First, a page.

CHICAGO — Once a month, Morgan Malone prepares to host a stranger in her South Side home. She consults a thorough email about her guest’s needs, shops for snacks and cooks meals. She checks that there are clean sheets on the guest bed, a journal and plenty of sanitary pads. Her guest is traveling to Chicago for an abortion.
When a friend sent her a link to the Midwest Access Coalition and asked her to come to a volunteer information session, Malone — an extremely social Black woman who has performed in the Vagina Monologues and advocated against female genital mutilation — did not think twice. She quickly joined 90 other volunteers who create a warm and loving environment of support.
According to the Guttmacher Institute, 90 percent of counties in the United States in 2014 did not have a single clinic providing abortions. This means that many people seeking to terminate a pregnancy must travel, often to a large city like Chicago.
Illinois also sits in the middle of a doughnut of restrictive Midwestern abortion laws. Iowa, Indiana and Wisconsin ban abortion after 20 weeks, while Illinois uses the more flexible standard of whether a fetus can survive outside the womb. Indiana, Wisconsin, Missouri, Michigan and Kentucky require ultrasounds and state-directed counseling, which Illinois does not. In Indiana, the counseling must be done in person at least 18 hours prior to the procedure, necessitating two trips to the doctor.
Traveling to Chicago is a way to avoid these burdensome processes. The Midwest Access Coalition assists with housing, transportation and other necessities often not calculated into the cost of the procedure (which alone averages $700). Since its founding in 2014, the Midwest Access Coalition has served more than 215 people from 14 states and has never turned away a request.
Vicki (a pseudonym), who lives in one of these more restrictive states, already had three children when she became pregnant again. She took a bus, then a train, then another bus to Chicago to get an abortion with the help of the coalition. She left her two eldest, ages 6 and 8, at home with a caretaker and brought her 2‑year-old. Her host was Kate Barutha, a bubbly, white, 29-year-old arts administrator who decided to volunteer as a host after the 2016 election.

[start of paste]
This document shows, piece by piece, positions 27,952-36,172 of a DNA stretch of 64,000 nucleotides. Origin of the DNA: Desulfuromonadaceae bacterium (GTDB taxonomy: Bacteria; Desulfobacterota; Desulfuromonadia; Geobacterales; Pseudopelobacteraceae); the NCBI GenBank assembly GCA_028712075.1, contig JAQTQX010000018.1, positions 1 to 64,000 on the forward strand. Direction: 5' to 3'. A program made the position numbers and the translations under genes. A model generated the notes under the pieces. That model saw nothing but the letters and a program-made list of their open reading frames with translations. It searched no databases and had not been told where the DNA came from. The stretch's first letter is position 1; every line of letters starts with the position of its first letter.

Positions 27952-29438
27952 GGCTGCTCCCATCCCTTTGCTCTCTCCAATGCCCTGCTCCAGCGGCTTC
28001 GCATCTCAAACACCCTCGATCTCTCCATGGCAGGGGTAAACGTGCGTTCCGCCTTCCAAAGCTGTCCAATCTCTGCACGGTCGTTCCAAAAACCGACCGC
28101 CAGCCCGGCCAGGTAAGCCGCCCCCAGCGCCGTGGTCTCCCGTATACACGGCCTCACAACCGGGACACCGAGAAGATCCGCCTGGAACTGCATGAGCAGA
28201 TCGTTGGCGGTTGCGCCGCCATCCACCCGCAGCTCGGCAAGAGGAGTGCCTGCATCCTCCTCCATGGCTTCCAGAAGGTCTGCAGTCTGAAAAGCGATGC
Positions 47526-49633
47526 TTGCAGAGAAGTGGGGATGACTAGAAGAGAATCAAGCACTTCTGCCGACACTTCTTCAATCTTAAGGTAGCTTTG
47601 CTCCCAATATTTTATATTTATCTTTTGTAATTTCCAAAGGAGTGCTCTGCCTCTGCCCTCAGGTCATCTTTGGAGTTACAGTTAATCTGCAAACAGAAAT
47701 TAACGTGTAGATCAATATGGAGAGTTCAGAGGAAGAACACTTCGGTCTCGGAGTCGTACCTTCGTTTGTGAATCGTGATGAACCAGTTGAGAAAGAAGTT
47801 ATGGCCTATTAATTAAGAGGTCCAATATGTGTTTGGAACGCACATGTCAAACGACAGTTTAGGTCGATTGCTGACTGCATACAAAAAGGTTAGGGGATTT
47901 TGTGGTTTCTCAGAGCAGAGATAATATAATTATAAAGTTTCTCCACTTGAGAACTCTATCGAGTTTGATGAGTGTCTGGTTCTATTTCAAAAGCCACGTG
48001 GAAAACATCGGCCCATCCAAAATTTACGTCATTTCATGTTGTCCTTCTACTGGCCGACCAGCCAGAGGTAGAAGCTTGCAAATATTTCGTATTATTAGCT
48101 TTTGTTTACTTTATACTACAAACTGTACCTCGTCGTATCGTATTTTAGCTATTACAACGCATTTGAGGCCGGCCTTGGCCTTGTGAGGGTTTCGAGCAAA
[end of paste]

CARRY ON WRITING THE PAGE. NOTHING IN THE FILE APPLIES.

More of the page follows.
Vicki had beautiful long black hair, Barutha recalls, which swayed as she spoke about her struggle with her decision. Vicki talked about life, death, heaven and hell, and whether this was the right decision for her family. She spoke of her plans to continue her education while providing for three children. The decision of whether to terminate a pregnancy is rarely taken lightly. Women often choose to do so based on underemployment, a lack of housing or a lack of familial support.
Vicki did decide to terminate her pregnancy. As she recuperated at Barutha’s house, her 2‑year-old warmed up to Barutha and delighted in seeing the hundreds of planes that fly through the Chicago skies every day. Over text messages and meals, Barutha and Vicki talked about what the future would hold.
“She seemed to be alone in life,” says Barutha. “She texted me all the way back home.” All of the hosts have training in difficult conversations and can call a volunteer emotional support helper for backup. Malone and Barutha find their guests appreciate just being near a supportive person. Too often clients are on their own, either literally or emotionally.
The Midwest Access Coalition rotates hosts to avoid burnout, knowing that it’s a big commitment to open one’s home to a stranger once a month for up to four nights. But Malone and Barutha clearly thrive on the work. Barutha speaks of the importance of bodily autonomy. Malone talks about how a racist and patriarchal medical system often makes decisions for women (and especially women of color) without consulting them. This work of making abortion a real option is one way she combats those forces.
Midwest Access Coalition’s founder, Leah Greenblum, says she “envisions a world where people can access abortion on demand regardless of race, class and geography.”
“Until that world arrives,” she says, “the Midwest Access Coalition’s work is necessary.”
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